The artificial sea-level waterway Kanal Istanbul will offer important advantages as an alternative for ships seeking to pass straight through the Bosporus without waiting, in contrast to the current long wait times caused by intense ship traffic, the country's environment and urbanization minister said Thursday.
Ships are waiting close to 14 hours to pass through the Bosporus, according to an average in this year’s data. Waiting time for ships carrying dangerous loads such as tankers reaches 30 hours,” Murat Kurum told a news conference in the capital Ankara.
Kurum also pointed to the financial burdens that occur due to waiting. “According to 2017 figures, economic losses arising from the waiting periods tankers faced reach millions of dollars. A daily rental loss of tankers over 200 meters in length reaches $120,000 on average. Under favorable conditions, a ship of a length of over 200 meters passes through the Bosporus strait in about one and a half hours,” said the minister. Considering the waiting periods, there is a significant increase in the total transit costs, Kurum noted. “This will encourage ships to prefer Kanal Istanbul,” he added.
The minister also said the size of the project would be around 75 billion Turkish liras, adding that the government will make necessary evaluations and decide on the most proper financing model for the project.
Kanal Istanbul is one of Turkey's most strategic megaprojects, meant to stem the rising risk posed by ships carrying dangerous goods via the Bosporus.
The 45-kilometer canal, which will be built in Istanbul's Küçükçekmece-Sazlıdere-Durusu corridor, will boast a capacity of 160 vessels a day. The tender for the project was previously planned for next year.
The massive infrastructure development project, originally announced by President Recep Tayyip Erdoğan in 2011, aims to reduce pressure on the Bosporus – one of the world's busiest maritime passages – and play a significant role in preventing vessel accidents and minimizing risks and dangers, particularly those associated with tankers. The canal will link the Black Sea and the Sea of Marmara, north and south of Istanbul, becoming an alternative for the global shipping lane.
The environment and urbanization minister also pointed out that the Kanal Istanbul project will not terminate the Montreux regime. “Kanal Istanbul is a project outside the Montreux regime. It aims to reduce the vessel traffic in the Bosporus and will protect the strait. Montreux and Kanal Istanbul are two separate processes," Kurum said.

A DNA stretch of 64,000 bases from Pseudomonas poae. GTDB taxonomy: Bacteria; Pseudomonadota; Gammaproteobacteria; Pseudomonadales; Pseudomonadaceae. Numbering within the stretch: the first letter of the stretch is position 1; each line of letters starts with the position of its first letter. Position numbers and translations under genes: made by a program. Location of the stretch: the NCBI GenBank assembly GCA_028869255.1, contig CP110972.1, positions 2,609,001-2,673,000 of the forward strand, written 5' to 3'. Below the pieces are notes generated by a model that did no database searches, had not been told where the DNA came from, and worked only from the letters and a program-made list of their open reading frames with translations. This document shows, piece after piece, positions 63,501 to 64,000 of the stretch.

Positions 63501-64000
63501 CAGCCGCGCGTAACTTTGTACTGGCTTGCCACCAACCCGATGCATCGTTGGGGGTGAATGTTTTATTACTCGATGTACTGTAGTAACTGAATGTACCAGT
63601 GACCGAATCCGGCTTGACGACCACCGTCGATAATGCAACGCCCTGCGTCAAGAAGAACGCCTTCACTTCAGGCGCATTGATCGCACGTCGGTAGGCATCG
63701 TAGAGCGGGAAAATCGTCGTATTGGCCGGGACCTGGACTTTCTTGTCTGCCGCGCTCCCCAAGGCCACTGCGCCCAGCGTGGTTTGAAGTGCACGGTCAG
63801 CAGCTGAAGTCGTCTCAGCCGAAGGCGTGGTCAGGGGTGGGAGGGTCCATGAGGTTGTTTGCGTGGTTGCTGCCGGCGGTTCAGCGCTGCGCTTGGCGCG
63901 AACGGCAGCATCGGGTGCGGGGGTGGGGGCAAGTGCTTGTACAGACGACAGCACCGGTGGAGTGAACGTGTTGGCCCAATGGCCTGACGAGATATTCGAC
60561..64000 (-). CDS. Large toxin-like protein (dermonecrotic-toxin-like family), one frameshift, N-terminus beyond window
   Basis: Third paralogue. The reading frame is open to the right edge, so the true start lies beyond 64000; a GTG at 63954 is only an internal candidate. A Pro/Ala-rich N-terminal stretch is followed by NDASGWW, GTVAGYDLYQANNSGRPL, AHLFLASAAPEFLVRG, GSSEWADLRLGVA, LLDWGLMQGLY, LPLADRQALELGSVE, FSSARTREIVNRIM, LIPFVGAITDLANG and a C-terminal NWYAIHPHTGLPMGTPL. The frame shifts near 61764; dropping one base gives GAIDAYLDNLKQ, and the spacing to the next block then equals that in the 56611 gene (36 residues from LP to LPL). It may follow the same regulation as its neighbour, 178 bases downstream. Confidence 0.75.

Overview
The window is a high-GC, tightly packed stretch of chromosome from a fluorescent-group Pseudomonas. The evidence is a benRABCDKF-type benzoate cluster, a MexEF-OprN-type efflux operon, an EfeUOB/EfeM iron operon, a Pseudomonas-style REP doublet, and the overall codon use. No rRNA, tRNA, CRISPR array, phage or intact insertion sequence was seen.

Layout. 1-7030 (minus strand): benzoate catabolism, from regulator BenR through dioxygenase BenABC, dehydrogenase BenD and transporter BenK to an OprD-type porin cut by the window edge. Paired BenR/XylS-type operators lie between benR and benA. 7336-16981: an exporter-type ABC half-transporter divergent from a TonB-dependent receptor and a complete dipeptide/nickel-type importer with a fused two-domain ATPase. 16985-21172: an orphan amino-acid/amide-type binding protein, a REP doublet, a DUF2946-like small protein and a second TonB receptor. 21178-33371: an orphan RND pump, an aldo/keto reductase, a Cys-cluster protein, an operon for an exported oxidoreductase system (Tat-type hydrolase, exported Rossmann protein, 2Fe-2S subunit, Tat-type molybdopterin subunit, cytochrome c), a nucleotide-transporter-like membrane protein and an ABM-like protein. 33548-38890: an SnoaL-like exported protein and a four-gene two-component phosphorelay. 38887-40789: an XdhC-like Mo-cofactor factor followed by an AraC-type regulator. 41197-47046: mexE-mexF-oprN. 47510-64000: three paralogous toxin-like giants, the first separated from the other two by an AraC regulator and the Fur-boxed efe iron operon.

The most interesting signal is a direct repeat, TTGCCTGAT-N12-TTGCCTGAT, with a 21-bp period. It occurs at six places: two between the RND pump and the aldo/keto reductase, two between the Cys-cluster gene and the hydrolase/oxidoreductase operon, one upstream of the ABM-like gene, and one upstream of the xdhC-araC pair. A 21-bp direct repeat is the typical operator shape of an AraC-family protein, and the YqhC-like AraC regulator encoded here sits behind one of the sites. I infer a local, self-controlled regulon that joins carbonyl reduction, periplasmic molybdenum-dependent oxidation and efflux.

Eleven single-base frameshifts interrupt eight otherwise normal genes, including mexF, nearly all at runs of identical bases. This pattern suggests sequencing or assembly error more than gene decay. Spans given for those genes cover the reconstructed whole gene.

On Monday, Erdoğan said that finishing the artificial sea-level waterway Kanal Istanbul project will reveal the burden of the 1936 Montreux Convention, which allows foreign merchant vessels to pass through Turkish straits with a minimal fee.
Since the 1936 signing of the Montreux Convention, the legal instrument governing the regime of the straits, the size and capacity of the ships have grown enormously, raising major safety concerns.
According to the Montreux Convention, merchant vessels enjoy the freedom of passage through Turkish straits, while vessels of war are subject to some restrictions, which vary depending on whether or not the vessels belong to Black Sea riparian states. Vessels of war belonging to non-riparian states are subject to specific restrictions, including limits on the maximum aggregate tonnage and duration of stay in the Black Sea. Combat ships of non-Black Sea countries may not stay in the Black Sea for more than 21 days, and the combined tonnage of one country's ships may not exceed 30,000 tons.
The maritime statistics of the Transportation and Infrastructure Ministry showed 85,102 vessels passed through the straits of Istanbul and Çanakkale last year. In 2017, Turkey earned TL 312 million from the pilotage and lighthouse services provided for the transit vessel passages.
Kurum also stressed that the Environmental Impact Assesment Report on the Kanal Istanbul project was sedulously prepared, and the project will be carried out with due diligence in regard to all of the environmental concerns.
He confirmed that the loss of water from a local dam will be compensated by a new dam and water supply projects. “During the environmental impact assessment, we have conducted a series of meetings with universities, nongovernmental organizations and environmental experts to carry out the project in the best way to preserve the environment, flora and fauna, and ecological balance of Istanbul,” Kurum said. The Environment and Urbanization Ministry gave the approval in a report submitted over a year after environmental impact assessments and survey work was finished in August 2018. The report was prepared by the approval of 200 scholars.
The planned Kanal Istanbul megaproject got the environmental green light Monday.
The report will be presented for public comment for 10 days at the ministry and at the Istanbul Provincial Environment and Urbanization Directorate.